Time to read ‘L’Etranger’ by Camus again. Nice evening, will only take a couple of hours. I’ll walk to the riverbank with some French bread & wine. It’s so hot, not really able to bash the anvil in the Jargon Factory today, but this article is a lulz-fest of victimology politics. Blame Us-uk-Israel for ISIS because: IMPERIALISM! Etc. Love this sentence, it’s full-on WTF!

            ‘resolving the neurosis such enslavement brings to the colonized. The neurosis the dynamic of imperialism creates for the occupier is likewise only resolved when the colonies are truly liberated and all involved exist in an economic and cultural equanimity. ‘

            ‘Meursault and the Sickness of Imperialism’


          • We are not discussing Islam but insiders and outsiders. The one thousandth of 1% possessed of power, money and control and the rest devoid of the above but still possessing a vote.

            Islamic countries seem to have wealth as disproportionate as western countries. Nearly all or 99% have a central banking system too. Those that don’t get invaded by NATO!!!!

      • Why would I give up? It is a fundamental tenet of the cause of the discrepancy in the wealth of the .ooo1% and the rest who get poorer by the day. All the other discussions are relatively irrelevant. It is the cause of the rise of Le Pen, Trump, Saunders, and the separation movements in a dozen other countries. Don’t you get it!!

      • Grzegorz Kolodziej

        +1 ;-)

        • Grzegorz Kolodziej

          I would not say though that all other discussions are relatively irrelevant.
          In that I would agree with Michael – his comment brought so much needed smile to my face.
          Think of this: central banking and securitisation that Pat Flannery was writing about are also signs of Byzantine civilisation, with its believe that the state will solve our problems and aversion to risk.

          • “I would not say though that all other discussions are relatively irrelevant.”

            If you put that fine intellectual brain of yours to work on the subject, you would come to the realization that all other solutions to economic and social problems have the root cause in our distorted money system. Do not divert yourself from the examination of how our money is created and by whom.

          • “In that I would agree with Michael”

            What did Michael say that you agree with? Specifically.
            You imply that I must shut up and sit down or go away while everyone else can pontificate??

            The truth is nobody will go there least of all David. As I have said before , if he does he is likely to get fired from the MSM commentary columns that he writes. TPTB do not want the truth exposed to the public.

            David is a good writer and his first love is acting which he is also good at. Just my opinion. He never discusses the production of money and how it is always loaned into existence and charged at interest. Never mentioned is that all the money jettisoned into the economy is also adding to the debt load at the same rate.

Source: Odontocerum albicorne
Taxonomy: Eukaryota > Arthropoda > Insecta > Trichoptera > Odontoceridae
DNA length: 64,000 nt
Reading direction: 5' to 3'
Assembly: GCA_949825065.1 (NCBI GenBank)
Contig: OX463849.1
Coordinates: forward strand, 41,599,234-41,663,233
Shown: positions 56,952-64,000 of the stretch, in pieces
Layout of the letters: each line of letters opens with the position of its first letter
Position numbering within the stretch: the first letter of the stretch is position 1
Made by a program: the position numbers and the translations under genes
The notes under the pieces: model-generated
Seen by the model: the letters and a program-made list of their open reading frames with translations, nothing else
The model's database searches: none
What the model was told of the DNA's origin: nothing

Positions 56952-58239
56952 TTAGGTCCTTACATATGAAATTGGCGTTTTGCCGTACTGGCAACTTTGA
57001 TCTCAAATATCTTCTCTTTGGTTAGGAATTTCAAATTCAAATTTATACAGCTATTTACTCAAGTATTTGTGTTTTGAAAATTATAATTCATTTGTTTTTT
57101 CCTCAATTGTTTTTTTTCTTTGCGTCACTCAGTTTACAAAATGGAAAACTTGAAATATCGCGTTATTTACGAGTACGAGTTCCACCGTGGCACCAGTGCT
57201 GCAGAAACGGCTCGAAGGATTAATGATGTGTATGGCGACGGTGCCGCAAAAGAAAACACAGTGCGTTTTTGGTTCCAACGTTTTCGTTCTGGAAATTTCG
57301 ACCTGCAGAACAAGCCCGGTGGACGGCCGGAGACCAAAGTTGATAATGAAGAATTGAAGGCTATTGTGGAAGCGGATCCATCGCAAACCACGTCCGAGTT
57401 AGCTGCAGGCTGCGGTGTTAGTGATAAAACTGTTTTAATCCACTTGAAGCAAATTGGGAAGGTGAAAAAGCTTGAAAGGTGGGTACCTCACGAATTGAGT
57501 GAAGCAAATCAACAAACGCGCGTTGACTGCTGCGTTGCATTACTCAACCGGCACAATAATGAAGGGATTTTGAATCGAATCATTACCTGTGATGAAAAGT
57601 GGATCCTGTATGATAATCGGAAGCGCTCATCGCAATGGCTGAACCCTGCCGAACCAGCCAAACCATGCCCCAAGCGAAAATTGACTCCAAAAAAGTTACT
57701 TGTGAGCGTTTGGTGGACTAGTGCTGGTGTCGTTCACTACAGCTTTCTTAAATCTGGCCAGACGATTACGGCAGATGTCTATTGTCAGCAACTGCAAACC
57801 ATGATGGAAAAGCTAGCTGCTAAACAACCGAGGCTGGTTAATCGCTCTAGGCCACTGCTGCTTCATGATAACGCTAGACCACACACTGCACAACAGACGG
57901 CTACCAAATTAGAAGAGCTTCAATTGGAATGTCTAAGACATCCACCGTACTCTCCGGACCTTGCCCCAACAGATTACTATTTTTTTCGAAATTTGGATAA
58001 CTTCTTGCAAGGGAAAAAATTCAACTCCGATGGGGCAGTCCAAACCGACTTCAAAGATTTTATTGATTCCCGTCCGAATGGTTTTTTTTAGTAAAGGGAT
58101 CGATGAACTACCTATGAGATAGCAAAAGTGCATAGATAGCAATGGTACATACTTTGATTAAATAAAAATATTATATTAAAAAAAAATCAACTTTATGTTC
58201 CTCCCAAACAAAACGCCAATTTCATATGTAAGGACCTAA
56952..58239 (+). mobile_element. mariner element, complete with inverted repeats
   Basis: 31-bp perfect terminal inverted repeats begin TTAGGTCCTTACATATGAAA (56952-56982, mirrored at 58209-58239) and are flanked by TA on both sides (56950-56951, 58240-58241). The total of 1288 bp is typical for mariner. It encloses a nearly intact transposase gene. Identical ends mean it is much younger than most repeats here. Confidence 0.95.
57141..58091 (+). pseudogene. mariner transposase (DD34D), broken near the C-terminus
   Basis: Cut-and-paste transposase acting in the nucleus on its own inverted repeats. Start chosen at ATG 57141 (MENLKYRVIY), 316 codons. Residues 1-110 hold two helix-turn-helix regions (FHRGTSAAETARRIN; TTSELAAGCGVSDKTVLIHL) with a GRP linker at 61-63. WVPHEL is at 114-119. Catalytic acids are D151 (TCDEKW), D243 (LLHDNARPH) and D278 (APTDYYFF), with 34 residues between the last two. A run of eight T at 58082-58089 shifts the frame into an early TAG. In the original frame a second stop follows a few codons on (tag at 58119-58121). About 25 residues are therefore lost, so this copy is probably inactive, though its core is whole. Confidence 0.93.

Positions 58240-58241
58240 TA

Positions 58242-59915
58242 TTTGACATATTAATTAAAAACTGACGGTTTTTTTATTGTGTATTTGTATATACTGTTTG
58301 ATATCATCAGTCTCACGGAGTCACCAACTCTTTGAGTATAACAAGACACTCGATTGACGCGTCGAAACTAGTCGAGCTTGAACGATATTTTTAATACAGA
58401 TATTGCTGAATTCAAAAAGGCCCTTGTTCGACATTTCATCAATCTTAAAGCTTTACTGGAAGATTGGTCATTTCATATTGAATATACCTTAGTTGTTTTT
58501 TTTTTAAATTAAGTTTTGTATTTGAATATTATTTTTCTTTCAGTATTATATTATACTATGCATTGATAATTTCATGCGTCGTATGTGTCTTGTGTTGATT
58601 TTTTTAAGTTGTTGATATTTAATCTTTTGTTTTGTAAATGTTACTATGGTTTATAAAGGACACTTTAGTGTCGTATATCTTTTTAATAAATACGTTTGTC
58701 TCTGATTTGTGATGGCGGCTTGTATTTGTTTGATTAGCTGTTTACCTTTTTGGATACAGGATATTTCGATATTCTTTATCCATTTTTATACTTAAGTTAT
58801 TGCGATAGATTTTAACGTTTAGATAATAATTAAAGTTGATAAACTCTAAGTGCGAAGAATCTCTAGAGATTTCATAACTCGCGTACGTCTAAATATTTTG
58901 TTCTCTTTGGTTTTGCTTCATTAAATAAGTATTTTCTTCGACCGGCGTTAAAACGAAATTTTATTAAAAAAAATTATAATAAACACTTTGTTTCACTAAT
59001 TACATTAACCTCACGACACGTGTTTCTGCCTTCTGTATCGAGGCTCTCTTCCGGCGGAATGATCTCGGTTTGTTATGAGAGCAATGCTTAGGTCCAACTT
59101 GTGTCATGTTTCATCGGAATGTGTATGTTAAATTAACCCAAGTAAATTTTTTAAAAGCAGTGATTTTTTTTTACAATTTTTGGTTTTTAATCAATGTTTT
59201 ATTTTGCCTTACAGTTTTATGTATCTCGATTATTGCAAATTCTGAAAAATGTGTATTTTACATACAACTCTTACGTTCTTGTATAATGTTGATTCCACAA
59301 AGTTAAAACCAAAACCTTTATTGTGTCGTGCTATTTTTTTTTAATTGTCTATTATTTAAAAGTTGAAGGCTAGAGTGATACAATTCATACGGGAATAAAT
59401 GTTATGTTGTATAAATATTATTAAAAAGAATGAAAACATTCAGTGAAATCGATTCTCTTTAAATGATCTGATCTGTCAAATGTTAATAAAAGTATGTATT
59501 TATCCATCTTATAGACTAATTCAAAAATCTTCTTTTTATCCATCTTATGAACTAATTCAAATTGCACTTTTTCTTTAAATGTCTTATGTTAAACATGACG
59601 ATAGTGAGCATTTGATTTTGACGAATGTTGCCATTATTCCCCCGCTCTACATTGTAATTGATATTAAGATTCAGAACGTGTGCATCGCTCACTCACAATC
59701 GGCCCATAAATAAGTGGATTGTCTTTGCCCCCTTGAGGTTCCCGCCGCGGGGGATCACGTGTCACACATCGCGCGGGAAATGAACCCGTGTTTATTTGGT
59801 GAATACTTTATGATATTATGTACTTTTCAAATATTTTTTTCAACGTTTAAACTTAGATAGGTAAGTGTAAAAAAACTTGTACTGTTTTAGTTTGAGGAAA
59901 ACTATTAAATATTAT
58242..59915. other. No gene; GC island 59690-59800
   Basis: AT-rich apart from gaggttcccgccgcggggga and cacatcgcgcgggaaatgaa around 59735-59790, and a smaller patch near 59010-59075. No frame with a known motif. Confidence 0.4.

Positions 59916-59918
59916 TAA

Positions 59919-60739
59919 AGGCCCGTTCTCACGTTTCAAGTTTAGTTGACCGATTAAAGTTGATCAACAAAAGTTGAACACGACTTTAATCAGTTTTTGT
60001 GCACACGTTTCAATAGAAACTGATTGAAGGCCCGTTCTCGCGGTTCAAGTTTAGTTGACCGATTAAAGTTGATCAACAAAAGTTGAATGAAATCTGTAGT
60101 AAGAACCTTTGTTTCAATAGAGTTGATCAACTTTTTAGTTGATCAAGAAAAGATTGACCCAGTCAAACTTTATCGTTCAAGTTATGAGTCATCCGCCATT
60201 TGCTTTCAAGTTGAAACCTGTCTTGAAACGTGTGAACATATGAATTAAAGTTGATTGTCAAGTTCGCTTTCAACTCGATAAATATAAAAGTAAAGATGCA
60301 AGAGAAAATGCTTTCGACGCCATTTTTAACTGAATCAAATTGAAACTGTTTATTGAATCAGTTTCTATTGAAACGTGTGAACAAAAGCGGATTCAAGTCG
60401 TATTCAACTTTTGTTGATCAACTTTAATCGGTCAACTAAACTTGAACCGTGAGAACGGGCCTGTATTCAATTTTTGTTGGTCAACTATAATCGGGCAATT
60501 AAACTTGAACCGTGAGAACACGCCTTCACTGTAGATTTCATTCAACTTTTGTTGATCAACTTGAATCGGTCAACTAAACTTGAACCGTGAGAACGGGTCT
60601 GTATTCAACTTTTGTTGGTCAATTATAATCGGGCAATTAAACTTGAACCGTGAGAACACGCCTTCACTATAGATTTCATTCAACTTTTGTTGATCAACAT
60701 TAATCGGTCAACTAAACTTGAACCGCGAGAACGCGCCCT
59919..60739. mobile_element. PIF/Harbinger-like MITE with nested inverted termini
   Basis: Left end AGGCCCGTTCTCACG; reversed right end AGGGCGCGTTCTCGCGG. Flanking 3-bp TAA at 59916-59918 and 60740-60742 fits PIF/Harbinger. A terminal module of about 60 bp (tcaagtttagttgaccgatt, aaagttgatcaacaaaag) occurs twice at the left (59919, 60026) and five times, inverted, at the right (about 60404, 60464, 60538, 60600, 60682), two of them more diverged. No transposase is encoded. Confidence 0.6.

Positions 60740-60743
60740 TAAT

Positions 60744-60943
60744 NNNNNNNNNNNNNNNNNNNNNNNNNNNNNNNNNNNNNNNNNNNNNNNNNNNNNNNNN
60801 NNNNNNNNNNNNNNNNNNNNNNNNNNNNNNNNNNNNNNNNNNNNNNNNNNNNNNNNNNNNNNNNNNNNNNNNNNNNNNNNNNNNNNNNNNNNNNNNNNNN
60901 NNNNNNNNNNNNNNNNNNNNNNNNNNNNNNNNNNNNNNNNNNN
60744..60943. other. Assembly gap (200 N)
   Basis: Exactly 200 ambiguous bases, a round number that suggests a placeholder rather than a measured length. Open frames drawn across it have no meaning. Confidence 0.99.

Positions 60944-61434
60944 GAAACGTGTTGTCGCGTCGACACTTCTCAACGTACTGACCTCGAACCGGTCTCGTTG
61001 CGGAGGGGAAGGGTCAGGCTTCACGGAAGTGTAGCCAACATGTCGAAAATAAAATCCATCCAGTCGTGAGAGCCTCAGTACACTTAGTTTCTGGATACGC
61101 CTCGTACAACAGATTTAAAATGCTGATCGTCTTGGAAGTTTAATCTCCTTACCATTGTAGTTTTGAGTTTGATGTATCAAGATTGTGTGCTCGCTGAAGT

Never asked is why we have such a money system.

            Never pointed out that it started in the modern era with funding the infamous King Billy and the formation of the Bank of England in 1694. It Was consolidated in 1913 with the formation of the federal Reserve in USA.

            Central bankers issue the reserves to commercial banks who, employing the concept of fractional reserve banking lend out 10-30 times, newly created money, than the deposit held.

            Thus 97% of all money is issued as a debt. The banks earn interest on all this fictitious newly created money. The interest is drained off the real economy and so the money supply must be constantly expanded just to maintain economic parity. today with a grand showing of the law of diminishing returns there is no economic response to the production of vast volumes of new money. In fact the economy continues to subside to oblivion.

            This is why there will be a giant reset to a new form of money. Just hope it is honest money and not more of the worthless Ponzi scheme cash we have a present.

            Still, it is a good blog and I appreciate that.

          • McCawber

            You need to address the other side of the equation.
            New money x Leverage Factor = Money borrowed by whom and for what.
            The by whom and for what is also part of the problem.
            Basically nobody is in charge of the zoo, not even the monkeys.
            There are organ grinders but they are uncontactable and are choosing to remain so, which only leaves the monkey.
            Based on that who exactly is going to create the honest money system you rightly state is needed.
            Whoever it is bettered have a lot of gold bullion????

          • to McCawber

            Sorry but you will have to be totally specific as I am unable to follow exactly what you want to know.

            “Based on that who exactly is going to create the honest money system you rightly state is needed.”